NCAA Rule Changes Effective June 2012

For high school athletes who just finished their sophomore year, here are some important NCAA rule changes effective June 15, 2012:

In the sport of NCAA Division I Men’s Basketball, coaches will be permitted to make unlimited calls or send unlimited texts to prospects (or their parents or legal guardians) as early as the June 15 at the conclusion of the prospect’s sophomore year of high school. 

For ALL Division II sports, coaches will be permitted to e-mail, call, or text prospects (or their parents or legal guardians) as early as the June 15 at the conclusion of the prospect’s sophomore year of high school.  Thereafter, coaches will be able to make unlimited phone calls or text messages.  In addition, the number of off-campus contacts that Div. II coaches will be able to have with prospects, their parents, or legal guardians will be unlimited.


About Rick Allen

25+ years NCAA Rules Expertise, including Director of Compliance at 2 major DI schools

Former President of National Association for Athletic Compliance (NAAC)

Conducts compliance reviews and audits at NCAA Schools throughout the U.S.

Consulted with NAIA schools transitioning to NCAA membership status

Dad of a DI & DII student-athlete

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12 Responses to NCAA Rule Changes Effective June 2012

  • Vic

    I have just ordered your book and am anxiously awaiting its arrival…

    I am the parent of a D-III football player beginning his sophomore year at a school where he received a “special talent” pass for admissions to the university. (While he qualified for D-I academically, he liked the location, academic program and facilities at the school.) After his freshman season, with substantial play time and accolades as a freshmen, his father (who lives in another state) pushed him to get official permission for a D-I school to talk to him about transferring with a possible football scholarship. His position coach was aware of the request and understood the situation, but the head coach had a major attitude and appears to be taking it out on him so far this year. He has become serious about the possibility of a transfer to a D-I school – even as a walk-on if necessary. Another parent told me he may not have to redshirt if he transfers to a D-I or D-II school. Another said it would have to be D-I AA. Can you clarify if such a possiblity exists? Is there any benefit or impact for a mid-year transfer? I look forward to your response…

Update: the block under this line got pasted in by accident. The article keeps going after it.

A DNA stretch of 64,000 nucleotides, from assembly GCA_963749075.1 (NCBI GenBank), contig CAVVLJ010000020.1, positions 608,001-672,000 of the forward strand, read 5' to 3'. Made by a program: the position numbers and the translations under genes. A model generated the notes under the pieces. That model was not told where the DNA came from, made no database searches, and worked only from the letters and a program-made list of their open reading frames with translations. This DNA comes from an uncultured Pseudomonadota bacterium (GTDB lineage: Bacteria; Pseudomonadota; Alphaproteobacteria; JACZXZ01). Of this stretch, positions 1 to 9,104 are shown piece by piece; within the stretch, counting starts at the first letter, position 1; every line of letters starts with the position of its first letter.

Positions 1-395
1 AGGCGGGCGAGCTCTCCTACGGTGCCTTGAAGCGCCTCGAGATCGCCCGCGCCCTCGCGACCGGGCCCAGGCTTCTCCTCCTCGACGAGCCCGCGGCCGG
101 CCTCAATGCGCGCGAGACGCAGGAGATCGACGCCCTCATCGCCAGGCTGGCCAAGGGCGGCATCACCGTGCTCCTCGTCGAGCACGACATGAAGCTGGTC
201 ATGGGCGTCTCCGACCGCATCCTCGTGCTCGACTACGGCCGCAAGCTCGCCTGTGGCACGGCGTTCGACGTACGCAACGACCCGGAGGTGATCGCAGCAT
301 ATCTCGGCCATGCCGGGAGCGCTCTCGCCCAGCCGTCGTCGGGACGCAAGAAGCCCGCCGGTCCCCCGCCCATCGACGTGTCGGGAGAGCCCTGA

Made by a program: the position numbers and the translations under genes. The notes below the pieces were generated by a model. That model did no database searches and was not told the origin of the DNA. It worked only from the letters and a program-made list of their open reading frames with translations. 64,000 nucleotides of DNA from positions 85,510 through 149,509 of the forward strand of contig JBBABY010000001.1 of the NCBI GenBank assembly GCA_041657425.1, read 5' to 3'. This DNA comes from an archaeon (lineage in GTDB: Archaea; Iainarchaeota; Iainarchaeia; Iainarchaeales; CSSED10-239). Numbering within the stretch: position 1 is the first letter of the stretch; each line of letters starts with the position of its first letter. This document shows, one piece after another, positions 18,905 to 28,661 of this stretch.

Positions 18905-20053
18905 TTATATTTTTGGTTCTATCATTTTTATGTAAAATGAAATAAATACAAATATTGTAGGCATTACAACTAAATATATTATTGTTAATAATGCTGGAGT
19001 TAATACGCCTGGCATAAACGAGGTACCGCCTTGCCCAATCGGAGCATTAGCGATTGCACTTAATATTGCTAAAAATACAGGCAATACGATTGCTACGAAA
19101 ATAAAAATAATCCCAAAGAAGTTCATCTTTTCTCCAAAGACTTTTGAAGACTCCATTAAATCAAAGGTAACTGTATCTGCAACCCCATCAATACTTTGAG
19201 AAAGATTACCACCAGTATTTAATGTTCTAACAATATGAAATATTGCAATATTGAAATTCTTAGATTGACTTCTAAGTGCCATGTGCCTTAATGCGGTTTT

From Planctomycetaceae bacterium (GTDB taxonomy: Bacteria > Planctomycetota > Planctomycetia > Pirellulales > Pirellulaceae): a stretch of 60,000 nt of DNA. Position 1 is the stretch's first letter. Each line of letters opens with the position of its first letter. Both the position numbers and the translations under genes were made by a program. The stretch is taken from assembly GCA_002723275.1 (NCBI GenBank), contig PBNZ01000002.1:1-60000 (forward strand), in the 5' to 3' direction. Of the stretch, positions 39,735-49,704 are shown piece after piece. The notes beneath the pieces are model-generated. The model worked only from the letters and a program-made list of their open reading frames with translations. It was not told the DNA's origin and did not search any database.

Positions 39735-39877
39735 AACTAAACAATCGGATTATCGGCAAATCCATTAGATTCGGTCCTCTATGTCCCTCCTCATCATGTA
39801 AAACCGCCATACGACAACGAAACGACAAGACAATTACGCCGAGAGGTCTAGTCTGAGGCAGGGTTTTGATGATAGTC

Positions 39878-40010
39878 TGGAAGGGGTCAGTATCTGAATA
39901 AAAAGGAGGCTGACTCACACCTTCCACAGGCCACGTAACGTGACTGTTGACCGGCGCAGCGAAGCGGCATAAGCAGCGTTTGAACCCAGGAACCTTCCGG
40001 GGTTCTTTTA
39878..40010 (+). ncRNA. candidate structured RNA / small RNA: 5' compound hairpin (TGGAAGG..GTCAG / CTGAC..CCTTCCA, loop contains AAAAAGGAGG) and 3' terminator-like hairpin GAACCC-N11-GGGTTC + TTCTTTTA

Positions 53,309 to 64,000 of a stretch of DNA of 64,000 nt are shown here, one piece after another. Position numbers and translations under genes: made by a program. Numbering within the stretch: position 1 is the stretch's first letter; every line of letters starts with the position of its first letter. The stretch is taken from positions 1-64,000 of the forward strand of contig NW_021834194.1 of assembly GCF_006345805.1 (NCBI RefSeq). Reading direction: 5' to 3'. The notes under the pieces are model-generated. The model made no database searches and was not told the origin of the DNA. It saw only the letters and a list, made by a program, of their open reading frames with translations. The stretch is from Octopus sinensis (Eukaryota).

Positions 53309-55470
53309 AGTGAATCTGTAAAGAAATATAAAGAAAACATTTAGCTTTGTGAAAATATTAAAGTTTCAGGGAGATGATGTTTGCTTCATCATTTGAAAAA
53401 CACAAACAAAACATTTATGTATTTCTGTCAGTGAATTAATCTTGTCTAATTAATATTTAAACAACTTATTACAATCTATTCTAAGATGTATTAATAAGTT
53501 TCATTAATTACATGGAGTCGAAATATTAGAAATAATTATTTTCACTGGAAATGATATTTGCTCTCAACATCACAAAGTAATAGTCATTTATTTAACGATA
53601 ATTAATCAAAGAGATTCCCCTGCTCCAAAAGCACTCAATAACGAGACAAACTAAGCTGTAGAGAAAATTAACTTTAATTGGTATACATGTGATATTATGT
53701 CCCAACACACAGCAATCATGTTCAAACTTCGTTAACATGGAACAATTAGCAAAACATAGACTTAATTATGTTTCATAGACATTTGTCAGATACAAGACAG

• dan smith

    my son received a grant this past summer to attend UC Santa Barbara to play baseball. Through the fall he finished a quarter acedemically ,but he didn’t get much of a look on the baseball team. They wanted to red shirt him , He refuse and now has registered to play at a JR. College this spring. My question is can he play at a division 1 program next year?

  • Joyce

    Hello. My daughter is a junior in high school. We spent 4 hours with a DII soccer coach last Sunday and the coach mentioned in terms of a scholarship only having to pay 3 or 4k out of $40k. AND wants a commitment in 4-6 weeks. Is this legitimate? I’m told coaches really can’t offer things like this officially yet. How should we proceed? My daughter also has 2 visits coming up with DI schools, as well.

    Thank you.

    • Hi Joyce,

      You are correct in that coaches can’t make an official scholarship offer until your daughter’s senior year – and in the sport of soccer, it will be in February of her senior year. I’m sure it is legitimate, as it is common in many female sports for the recruiting and commitments to be done during the junior, and in some situations, even the sophomore year.

      If you want to discuss this situation in more detail, contact me directly at


  • Michael

    My son was a heavily recruited d2 ,d3 player then he was kicked off his high school basketball team cause the coach wanted to go in a new direction. My son still had a few coaches contacting him and he chose a d3 school because it had a coach who coached D1 for 25 years who told my son after 2 years if he wanted he would help him transfer to a d2 or possibly d1. well his freshmen year was hard because of his mental frustration of high school and his father was diagnosed with kidney cancer John stayed on the team while going to Therapy ,but he didn’t play much cause of his depression his sophomore year was a little better and he finally flourished his junior and senior year. He also got his GPA up to 3.0 his senior year. My question is because he has another year academically can he play another year of basketball.

  • Ryan

    I am a JUCO football player being recruited by D1 programs. I was wondering if coaches are allowed to respond to emails during this time if I contact them first?